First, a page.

DECOLONIZING MI'KMAW MEMORY OF TREATY: L’SƗTKUK’S LEARNING WITH ALLIES IN STRUGGLE FOR FOOD AND LIFEWAYS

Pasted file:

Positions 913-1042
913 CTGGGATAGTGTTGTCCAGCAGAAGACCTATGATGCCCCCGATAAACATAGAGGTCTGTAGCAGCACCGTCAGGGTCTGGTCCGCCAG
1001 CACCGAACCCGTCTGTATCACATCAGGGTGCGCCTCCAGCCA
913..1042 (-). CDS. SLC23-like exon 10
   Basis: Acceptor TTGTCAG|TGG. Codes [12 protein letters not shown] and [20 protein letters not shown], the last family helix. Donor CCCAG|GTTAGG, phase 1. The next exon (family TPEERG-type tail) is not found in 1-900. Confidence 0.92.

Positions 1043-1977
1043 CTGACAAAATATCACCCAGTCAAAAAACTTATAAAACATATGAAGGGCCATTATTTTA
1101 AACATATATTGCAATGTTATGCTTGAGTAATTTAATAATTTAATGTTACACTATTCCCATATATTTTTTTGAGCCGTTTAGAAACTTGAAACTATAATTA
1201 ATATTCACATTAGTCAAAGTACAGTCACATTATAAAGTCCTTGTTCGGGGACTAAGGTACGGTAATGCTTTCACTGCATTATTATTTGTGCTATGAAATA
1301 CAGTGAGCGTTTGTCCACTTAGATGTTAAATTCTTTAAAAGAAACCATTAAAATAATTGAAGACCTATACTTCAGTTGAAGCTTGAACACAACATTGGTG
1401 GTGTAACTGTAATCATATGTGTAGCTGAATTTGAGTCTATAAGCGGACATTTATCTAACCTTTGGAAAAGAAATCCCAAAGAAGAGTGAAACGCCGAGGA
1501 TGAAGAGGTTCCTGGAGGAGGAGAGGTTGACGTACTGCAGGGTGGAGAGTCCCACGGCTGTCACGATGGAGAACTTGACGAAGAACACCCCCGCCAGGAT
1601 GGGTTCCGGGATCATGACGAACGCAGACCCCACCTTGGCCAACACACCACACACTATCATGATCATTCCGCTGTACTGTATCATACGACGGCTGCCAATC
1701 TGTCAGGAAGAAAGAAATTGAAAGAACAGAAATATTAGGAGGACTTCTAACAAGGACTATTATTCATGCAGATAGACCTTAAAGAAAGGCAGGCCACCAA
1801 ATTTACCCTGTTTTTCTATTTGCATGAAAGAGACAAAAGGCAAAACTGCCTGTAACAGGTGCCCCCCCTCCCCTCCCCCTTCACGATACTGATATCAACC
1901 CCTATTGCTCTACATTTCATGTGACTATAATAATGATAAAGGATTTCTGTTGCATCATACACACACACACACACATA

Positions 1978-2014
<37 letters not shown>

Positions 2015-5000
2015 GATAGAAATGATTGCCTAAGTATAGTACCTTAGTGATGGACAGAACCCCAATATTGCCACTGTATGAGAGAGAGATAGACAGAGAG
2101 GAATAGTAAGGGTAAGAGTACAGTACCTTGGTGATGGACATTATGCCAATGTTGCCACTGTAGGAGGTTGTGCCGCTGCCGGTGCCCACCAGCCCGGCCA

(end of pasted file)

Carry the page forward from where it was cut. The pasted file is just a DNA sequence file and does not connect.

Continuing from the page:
ABSTRACT Treaty negotiations in Nova Scotia have been triggered by the Supreme Court of Canada decision in 1999, based on the Donald Marshall Jr. case, upholding a Mi’kmaq treaty right to fish for a livelihood. These negotiations are known as the Made-In-Nova Scotia Process. This dissertation explores questions about what the community of L’sɨtkuk has learned with our allies in struggle within multiple contexts to assert treaty rights, since 1999. What knowledge has evolved and what are the learning successes, challenges, and potential for realizing social change? In order to explore these questions from the perspective of L’sɨtkuk and our allies, I utilize the Mi’kmaq art of basket weaving as a way to center our voices against formal negotiation frameworks. Through the use of basket weaving and relational methods of storytelling, the dissertation illustrates that treaty negotiations are mired in interrelated processes of neoliberalism, colonialism, and capitalism forming what I term as ‘neoliberal colonial capitalism’. Of particular concern is how these negotiation frameworks focus on Land and natural resources as only commodities. The learning of L’sɨtkuk and our allies form a broader notion of treaty rooted in re-learning Land-based practices of hunting, fishing, and gathering constituting food and lifeways. These understandings are relational and include a responsibility to families and communities, to loved ones and ancestors in the spirit world, and to future generations by attending to the health of the resources and to the natural eco-systems that sustain them. By focusing on learning-in-struggle, the dissertation outlines a number of challenges and recommendations that relate to restoring relational understandings and practices of treaty. Our understandings contribute to an emerging range of anthropological perspectives on treaty relations and Indigenous scholarship on Land-based practices as a form of decolonization and resurgence outside formal state-Indigenous relations. Just as important, our understandings include relations with all of settler Canada. They also inform possible ways on how to move forward as a community and gauge our way through negotiations. In this sense the dissertation weaves together a basket that continues to carry our stories and L’sɨtkuk keeps going – Siaw pmiq L’sɨtkuk.